I was kicking aimlessly around the apartment last Wednesday night, so my roommate Mackenzie invited me along to hear the quirky indie-folk-pop singer/somgwriter Joanna Newsom
down at the decreasingly legendary concert venue Toad's Place
in town. Mackenzie's been a Joanna Newsom fan for a while, but I'd never heard her; but I figured, Hey, I've got a soft spot for quirky indie-folk-pop music, so I like the odds.
(I'm not sure whether the phrase "indie-folk-pop" has any actual, pre-existing meaning. Now I say it means like it sounds.)
And I like the music too! Joanna Newsom puts on a fun show: she plays the harp (full-sized, classical concert harp) and sings, and here she was backed up by an appealingly odd ensemble: supplementary vocalist, drummer (bass drum, smaller bass drum, suspended cymbal), banjo/guitar, another guitar, accordion/musical saw.
She plays the harp most of the time like it's a big guitar, subdued, but now and then she breaks out into one of those classic solistic harp-sweepings: fantastic. But it's Joanna Newsom's indescribable voice that glues you: sung from way up in her throat and head, it sounds a touch childlike and nasal, salty or maybe papery, with an abrasive edge and silky tensile strength. She casts it up and down melodies that sometimes drift, sometimes syncopate elastically; now and then she'll hit a sudden high note on an endearing, piercing warble.
I don't like the "you love it or you hate it" cliche, but her voice has something of that to it. I think of it as an acquired taste it only took me fifteen seconds or so to acquire.
She sang down an entire new album, composed in five extended songs—maybe I'm just hopelessly classical-minded, but I like this plan. You avoid the patness of simple songs, and in moments that would be relatively uninteresting in and of themselves it feels like you're on the way somewhere else, in a good way, like you've hiked down one hill and are going up another.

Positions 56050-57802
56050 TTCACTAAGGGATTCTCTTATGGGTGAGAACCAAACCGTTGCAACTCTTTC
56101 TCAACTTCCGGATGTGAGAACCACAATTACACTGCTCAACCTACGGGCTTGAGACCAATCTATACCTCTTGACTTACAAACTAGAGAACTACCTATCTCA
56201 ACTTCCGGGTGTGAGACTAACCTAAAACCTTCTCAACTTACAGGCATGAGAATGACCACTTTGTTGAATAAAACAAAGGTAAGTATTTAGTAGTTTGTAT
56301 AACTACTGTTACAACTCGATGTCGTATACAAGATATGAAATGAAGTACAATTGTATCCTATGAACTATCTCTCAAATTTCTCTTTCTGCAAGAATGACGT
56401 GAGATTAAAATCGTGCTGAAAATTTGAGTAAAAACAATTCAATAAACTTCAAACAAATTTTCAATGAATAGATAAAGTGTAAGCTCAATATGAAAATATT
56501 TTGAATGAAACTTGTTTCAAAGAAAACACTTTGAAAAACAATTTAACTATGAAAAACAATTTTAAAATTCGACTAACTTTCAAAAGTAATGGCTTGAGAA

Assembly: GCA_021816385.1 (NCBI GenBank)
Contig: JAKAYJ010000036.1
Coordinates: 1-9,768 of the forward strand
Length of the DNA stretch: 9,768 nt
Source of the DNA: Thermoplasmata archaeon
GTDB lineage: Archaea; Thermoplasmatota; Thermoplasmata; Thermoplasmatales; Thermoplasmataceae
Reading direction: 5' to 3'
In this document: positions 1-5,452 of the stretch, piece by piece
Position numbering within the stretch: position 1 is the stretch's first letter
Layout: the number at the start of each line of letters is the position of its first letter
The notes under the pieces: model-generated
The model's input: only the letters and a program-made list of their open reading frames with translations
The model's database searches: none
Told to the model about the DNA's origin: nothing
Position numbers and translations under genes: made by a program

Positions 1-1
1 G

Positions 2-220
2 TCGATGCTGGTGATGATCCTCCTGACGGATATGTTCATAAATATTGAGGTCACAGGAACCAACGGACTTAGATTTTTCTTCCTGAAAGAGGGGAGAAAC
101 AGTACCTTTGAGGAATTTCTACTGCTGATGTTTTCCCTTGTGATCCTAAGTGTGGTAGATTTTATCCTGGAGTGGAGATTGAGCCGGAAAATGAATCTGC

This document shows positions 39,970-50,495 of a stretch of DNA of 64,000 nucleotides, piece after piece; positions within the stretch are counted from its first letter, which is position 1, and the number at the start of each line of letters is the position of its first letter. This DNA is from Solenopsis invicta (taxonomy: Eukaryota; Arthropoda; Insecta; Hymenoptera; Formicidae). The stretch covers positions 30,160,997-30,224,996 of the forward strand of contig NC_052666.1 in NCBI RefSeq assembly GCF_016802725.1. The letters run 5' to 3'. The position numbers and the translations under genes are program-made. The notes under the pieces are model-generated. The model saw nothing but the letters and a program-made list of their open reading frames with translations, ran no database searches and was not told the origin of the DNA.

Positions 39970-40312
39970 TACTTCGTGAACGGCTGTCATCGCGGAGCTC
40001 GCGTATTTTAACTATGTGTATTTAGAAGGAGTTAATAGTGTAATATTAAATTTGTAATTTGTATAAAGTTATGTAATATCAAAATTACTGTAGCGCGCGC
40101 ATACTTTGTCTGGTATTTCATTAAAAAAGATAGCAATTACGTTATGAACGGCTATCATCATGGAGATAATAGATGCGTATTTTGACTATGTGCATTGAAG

I don't remember too many of the lyrics (I also didn't make them out enough to really absorb the content) but what I caught was whimsical and allusive, with some neat rhyming patterns.
All in all it's very friendly stuff, with indie-quirkiness and folk-earnestness and pop-catchiness, and I'm very happy to have been lit up by it for an evening. So, in closing: hooray, Joanna Newsom.Short version:
"Fantastic! . . . Whimsical and allusive. . . . Hooray!"
Quirky music addendum:
Yesterday while I was walking back from lunch, whichever campus carilloneur was manning the Harkness Tower
brought out a version of "Somewhere Over the Rainbow." On a fifty-four-bell carillon this sounds a bit ungainly, and due to the way the individual bells resonate, unusual melodies and cadences in unexpected keys get encrusted with an echoey, gothic-sounding belltower dissonance.
It's surprisingly touching: a very large instrument trying to sing something very gentle, lending its clear phrases an unintentional brokenness.